Ann Arbor Electrogram Libraries

About Us

Ann Arbor Electrogram Libraries was started in the Medical Computing Laboratory at the University of Michigan in Ann Arbor, where over a time span of fifteen years, hundreds of recordings of EP sessions were recorded, annotated and digitized for arrhythmia algorithm development.

Hundreds of academic papers were published, more than a dozen patents were granted and students who performed graduate-level work on these recordings in the medical computing laboratory graduated to positions at the top cardiac management companies in the world.

These electrogram libraries were made available for both business and academic use through a licensing agreement, and copies of these digitized and annotated electrograms can be found in every major cardiac rhythm management and implantable defibrillator manufacturer in the world.

Electrogram Libraries recordings are considered the "reference standard" against which new algorithms must be tested. The US Food and Drug Administration was one of the first organizations to license this data.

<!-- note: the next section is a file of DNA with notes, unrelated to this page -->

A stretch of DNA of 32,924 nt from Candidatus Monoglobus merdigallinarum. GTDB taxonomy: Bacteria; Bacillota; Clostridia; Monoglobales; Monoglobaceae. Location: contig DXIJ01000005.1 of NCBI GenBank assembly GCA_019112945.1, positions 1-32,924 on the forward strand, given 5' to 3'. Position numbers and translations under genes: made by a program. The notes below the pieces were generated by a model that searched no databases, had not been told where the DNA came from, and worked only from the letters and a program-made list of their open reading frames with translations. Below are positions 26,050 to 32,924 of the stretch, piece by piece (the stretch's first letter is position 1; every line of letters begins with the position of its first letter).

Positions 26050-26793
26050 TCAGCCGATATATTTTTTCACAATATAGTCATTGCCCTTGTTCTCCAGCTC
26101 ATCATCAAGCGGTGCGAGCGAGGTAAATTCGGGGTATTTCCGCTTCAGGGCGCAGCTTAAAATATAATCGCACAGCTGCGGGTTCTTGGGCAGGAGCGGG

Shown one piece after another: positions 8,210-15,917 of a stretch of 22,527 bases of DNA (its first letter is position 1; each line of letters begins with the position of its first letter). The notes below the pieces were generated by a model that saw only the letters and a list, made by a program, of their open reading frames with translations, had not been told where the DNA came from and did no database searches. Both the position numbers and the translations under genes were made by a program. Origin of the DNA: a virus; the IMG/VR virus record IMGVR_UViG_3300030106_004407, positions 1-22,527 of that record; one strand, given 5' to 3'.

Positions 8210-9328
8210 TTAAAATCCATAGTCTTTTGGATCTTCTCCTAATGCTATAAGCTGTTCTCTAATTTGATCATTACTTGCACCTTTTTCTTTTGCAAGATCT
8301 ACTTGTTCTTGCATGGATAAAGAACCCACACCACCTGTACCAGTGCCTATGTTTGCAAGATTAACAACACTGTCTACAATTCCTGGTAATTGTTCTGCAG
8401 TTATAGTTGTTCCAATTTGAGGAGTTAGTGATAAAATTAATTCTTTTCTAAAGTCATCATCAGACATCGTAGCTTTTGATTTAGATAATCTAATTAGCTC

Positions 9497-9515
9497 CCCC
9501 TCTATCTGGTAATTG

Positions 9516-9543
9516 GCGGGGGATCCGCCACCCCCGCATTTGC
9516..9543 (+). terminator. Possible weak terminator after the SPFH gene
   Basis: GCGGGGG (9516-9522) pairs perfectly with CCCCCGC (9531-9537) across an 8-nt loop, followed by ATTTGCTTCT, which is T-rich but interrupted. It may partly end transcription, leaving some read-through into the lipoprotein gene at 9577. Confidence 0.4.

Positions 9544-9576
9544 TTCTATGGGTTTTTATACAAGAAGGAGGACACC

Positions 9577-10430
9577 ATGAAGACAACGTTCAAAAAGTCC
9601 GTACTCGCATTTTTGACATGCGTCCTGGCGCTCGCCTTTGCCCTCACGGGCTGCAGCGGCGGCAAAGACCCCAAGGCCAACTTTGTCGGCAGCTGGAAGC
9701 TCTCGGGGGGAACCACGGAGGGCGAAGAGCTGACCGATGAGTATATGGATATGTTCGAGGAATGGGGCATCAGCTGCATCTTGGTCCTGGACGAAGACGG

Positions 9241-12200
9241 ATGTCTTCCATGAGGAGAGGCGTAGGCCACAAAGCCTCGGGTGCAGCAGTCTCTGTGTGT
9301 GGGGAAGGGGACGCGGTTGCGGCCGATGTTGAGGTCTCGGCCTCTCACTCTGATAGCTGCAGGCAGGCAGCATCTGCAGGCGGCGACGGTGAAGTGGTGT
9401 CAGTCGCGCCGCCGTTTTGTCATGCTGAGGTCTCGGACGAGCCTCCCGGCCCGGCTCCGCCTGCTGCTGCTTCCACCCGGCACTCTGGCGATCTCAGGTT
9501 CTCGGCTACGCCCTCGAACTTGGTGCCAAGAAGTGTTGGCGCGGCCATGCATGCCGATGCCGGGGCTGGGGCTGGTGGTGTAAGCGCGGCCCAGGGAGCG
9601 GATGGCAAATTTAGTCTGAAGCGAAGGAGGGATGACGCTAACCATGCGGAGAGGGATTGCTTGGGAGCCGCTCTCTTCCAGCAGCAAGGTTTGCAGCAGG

Industry Standard Practices

The industry standard Ann Arbor Electrogram Libraries provides benchmark wideband unipolar and bipolar intracardiac electrograms of cardiac arrhythmias for scientific investigation. These recordings allow scientists and ICD developers alike to utilize identical data for testing and device design. Each recording consists of surface electrocardiograms (ECGs) and intracardiac bipolar and unipolar electrograms of diverse cardiac arrhythmias. All recordings have been made during routine cardiac electrophysiology studies at the Michigan Heart & Vascular Institute. Each recording has been annotated and reviewed by a cardiac electrophysiologist and an electrical engineer to ensure an accurate interpretation of each arrhythmia and consistent quality with regard to recording of the electrograms. Patient demographics and antiarrhythmic agents, when utilized, are included in the annotation of each recording.

Data Acquisition